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Trump's potential for conflict of interest is 'almost infinite'

Donald Trump visits Turnberry Golf Club in Turnberry, Scotland.
Ian MacNicol | Getty Images
Donald Trump visits Turnberry Golf Club in Turnberry, Scotland.

Most of the controversies surrounding President-elect Donald Trump during and after the election were especially divisive along old and new partisan lines. His statements about immigration, trade, and now his cabinet choices all seem to please or outrage voters based on their ideological background.

But the biggest Trump fans and "Never Trumpers" alike should be concerned about something we haven't yet quite experienced on such a serious scale in American politics, and that is having a President of the United States who's also the owner of dozens of iconic and eponymous businesses. Oh, and so far that incoming president says he intends to continue owning and running them.

It's not just that Mr. Trump is a businessperson, it's the fact that he has so many varied and well-known business interests that the potential for conflict of interest is almost infinite. This is a far cry from President Jimmy Carter, who was able to solve his potential conflicts simply by handing his peanut farm over to an independent lawyer for his term in the White House.

Sure, it's possible someone could have found a way to curry favor with Mr. Carter by doing a generous amount of business with that farm, but that was always a bit of a stretch. And since the farm was President Carter's one and only recognizable business, doing any kind of shady deal connected to it would have been very hard to conceal or whitewash in some way.

The President-elect owns residential and commercial real estate in the most expensive urban locations in America, hotels and golf clubs all over the world, just to name a few. He has varied stock holdings in any number of companies that could easily be positively effected by legislation or Executive Orders. Just today, the Associated Press reported that he has a relatively small stock holding in the company building the highly controversial Dakota Access oil pipeline. The list goes on and on.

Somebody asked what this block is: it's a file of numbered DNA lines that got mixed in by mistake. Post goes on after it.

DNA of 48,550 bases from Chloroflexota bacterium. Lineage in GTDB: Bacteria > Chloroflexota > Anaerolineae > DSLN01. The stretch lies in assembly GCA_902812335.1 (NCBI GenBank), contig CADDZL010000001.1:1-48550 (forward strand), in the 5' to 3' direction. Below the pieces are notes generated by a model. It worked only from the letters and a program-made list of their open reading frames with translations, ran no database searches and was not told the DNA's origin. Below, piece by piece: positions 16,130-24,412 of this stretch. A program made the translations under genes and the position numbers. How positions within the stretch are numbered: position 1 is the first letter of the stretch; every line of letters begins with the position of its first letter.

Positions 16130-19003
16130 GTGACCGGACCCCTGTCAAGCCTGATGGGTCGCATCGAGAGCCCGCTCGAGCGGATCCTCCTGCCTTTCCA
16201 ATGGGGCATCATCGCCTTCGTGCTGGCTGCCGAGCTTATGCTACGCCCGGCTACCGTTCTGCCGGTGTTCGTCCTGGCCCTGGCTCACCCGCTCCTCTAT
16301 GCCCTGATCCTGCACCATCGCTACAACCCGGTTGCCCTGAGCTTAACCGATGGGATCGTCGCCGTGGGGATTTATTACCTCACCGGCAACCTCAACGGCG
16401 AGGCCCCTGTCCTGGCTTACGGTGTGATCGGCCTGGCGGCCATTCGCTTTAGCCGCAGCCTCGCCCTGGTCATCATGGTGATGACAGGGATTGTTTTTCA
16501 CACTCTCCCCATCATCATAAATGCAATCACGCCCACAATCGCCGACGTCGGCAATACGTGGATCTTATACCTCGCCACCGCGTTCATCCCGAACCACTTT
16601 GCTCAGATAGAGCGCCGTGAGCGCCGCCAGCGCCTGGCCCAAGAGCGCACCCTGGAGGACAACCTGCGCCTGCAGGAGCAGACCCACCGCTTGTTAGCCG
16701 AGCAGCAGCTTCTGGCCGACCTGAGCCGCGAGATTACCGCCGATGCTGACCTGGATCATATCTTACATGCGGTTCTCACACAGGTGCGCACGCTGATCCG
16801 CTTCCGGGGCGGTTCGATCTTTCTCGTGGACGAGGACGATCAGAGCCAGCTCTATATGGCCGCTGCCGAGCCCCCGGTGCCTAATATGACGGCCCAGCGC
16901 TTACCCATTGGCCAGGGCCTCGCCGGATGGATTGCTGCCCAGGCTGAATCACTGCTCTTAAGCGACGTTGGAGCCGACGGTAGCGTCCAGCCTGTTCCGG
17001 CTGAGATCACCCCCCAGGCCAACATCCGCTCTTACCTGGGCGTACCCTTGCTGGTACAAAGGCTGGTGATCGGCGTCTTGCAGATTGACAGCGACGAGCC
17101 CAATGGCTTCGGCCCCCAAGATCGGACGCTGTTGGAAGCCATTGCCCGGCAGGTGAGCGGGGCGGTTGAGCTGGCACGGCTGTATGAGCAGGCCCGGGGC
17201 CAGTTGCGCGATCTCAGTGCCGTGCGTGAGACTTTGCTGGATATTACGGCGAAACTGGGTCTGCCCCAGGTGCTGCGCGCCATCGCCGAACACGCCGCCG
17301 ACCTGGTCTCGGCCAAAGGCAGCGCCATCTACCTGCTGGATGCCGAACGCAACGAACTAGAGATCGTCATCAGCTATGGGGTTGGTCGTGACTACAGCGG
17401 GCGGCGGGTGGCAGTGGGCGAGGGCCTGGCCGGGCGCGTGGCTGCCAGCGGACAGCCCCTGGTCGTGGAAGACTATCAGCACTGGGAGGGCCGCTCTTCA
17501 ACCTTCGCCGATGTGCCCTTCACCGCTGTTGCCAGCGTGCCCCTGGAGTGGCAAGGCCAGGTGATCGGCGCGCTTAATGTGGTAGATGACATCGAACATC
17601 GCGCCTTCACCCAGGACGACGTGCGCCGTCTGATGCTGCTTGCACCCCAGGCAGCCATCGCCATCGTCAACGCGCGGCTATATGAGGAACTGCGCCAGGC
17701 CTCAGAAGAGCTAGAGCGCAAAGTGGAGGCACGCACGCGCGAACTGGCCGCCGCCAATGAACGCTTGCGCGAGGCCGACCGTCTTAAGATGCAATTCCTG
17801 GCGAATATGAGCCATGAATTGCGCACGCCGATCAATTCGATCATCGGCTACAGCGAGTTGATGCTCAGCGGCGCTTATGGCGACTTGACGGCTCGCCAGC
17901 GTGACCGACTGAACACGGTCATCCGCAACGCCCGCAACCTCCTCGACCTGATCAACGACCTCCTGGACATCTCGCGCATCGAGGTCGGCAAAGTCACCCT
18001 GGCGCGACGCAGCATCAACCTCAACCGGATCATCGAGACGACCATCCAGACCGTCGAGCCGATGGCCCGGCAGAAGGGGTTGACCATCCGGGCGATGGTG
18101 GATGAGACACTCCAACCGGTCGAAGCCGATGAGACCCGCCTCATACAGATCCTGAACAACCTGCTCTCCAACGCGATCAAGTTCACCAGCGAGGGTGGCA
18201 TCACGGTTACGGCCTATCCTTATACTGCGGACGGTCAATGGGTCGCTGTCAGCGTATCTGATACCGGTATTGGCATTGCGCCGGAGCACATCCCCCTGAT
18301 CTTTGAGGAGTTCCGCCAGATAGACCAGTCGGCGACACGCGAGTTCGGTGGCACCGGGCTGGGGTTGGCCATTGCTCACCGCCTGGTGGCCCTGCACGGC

And so far, Mr. Trump has been basically defiant in response to critics who say he needs to make some major moves to reduce the temptations from every side for financial/political chicanery. During his meeting with the New York Times earlier this week, Trump said he intends to keep running his businesses and that, "the law's totally on my side, the president can't have a conflict of interest. And legal scholars have since mostly backed him up on that claim, with the possible exception of deals with foreign countries.

"The so-called "solutions" to the Trump conflict of interest issue are no solutions at all. Looking closely at them reveals they are all simply different levels of trouble."

Why don't we have tougher rules? The most obvious reason is the United States has never really been in a predicament like this with such an entrepreneurial and competitive business owner in major office. The closest we've experienced to something like this were the 12 years Michael Bloomberg served as Mayor of New York City.

Bloomberg made promises that he would not take an active role in running his business during those years, a promise most reports say he did not keep, but there were also never any real accusations and evidence that Bloomberg was guilty of any conflict of interest during his time in office. And while New York City carries out the equivalent of many nations' commerce in any given year, comparing the position of mayor to President of the United States is no real comparison at all.

Another reason why we don't have more effective rules in place is because the laws the U.S. uses to curb the financial activities of our chief executive were likely directly derived from the relatively few safeguards the British aristocracy attached to their kings in the Middle Ages. No one at that time expected the kings of England to cease trying to increase their wealth and property while on the throne. The lords simply wanted to make sure the king did not unfairly infringe on their agrarian territorial lands and/or take property from them and them alone.